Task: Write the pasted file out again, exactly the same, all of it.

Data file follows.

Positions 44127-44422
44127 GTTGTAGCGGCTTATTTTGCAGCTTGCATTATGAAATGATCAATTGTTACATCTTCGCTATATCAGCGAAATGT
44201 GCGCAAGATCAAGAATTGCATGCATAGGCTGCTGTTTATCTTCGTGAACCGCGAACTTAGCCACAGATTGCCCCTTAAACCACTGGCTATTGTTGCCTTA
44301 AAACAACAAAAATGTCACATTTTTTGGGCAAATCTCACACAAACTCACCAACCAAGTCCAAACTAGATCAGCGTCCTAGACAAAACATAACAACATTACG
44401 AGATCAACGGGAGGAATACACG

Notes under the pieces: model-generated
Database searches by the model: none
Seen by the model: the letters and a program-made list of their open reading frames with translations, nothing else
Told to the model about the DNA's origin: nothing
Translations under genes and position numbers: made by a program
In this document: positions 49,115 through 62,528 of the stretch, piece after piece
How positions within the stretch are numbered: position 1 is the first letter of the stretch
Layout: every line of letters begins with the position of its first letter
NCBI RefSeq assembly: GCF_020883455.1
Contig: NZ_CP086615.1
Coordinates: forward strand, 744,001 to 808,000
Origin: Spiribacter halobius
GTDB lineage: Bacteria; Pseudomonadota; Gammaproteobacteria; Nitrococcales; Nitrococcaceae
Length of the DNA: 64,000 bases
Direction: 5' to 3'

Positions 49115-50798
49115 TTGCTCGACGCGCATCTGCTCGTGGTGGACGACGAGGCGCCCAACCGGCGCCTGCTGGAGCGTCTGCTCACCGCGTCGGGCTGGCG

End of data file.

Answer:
Positions 44127-44422
44127 GTTGTAGCGGCTTATTTTGCAGCTTGCATTATGAAATGATCAATTGTTACATCTTCGCTATATCAGCGAAATGT
44201 GCGCAAGATCAAGAATTGCATGCATAGGCTGCTGTTTATCTTCGTGAACCGCGAACTTAGCCACAGATTGCCCCTTAAACCACTGGCTATTGTTGCCTTA
44301 AAACAACAAAAATGTCACATTTTTTGGGCAAATCTCACACAAACTCACCAACCAAGTCCAAACTAGATCAGCGTCCTAGACAAAACATAACAACATTACG
44401 AGATCAACGGGAGGAATACACG

Notes under the pieces: model-generated
Database searches by the model: none
Seen by the model: the letters and a program-made list of their open reading frames with translations, nothing else
Told to the model about the DNA's origin: nothing
Translations under genes and position numbers: made by a program
In this document: positions 49,115 through 62,528 of the stretch, piece after piece
How positions within the stretch are numbered: position 1 is the first letter of the stretch
Layout: every line of letters begins with the position of its first letter
NCBI RefSeq assembly: GCF_020883455.1
Contig: NZ_CP086615.1
Coordinates: forward strand, 744,001 to 808,000
Origin: Spiribacter halobius
GTDB lineage: Bacteria; Pseudomonadota; Gammaproteobacteria; Nitrococcales; Nitrococcaceae
Length of the DNA: 64,000 bases
Direction: 5' to 3'

Positions 49115-50798
49115 TTGCTCGACGCGCATCTGCTCGTGGTGGACGACGAGGCGCCCAACCGGCGCCTGCTGGAGCGTCTGCTCACCGCGTCGGGCTGGCG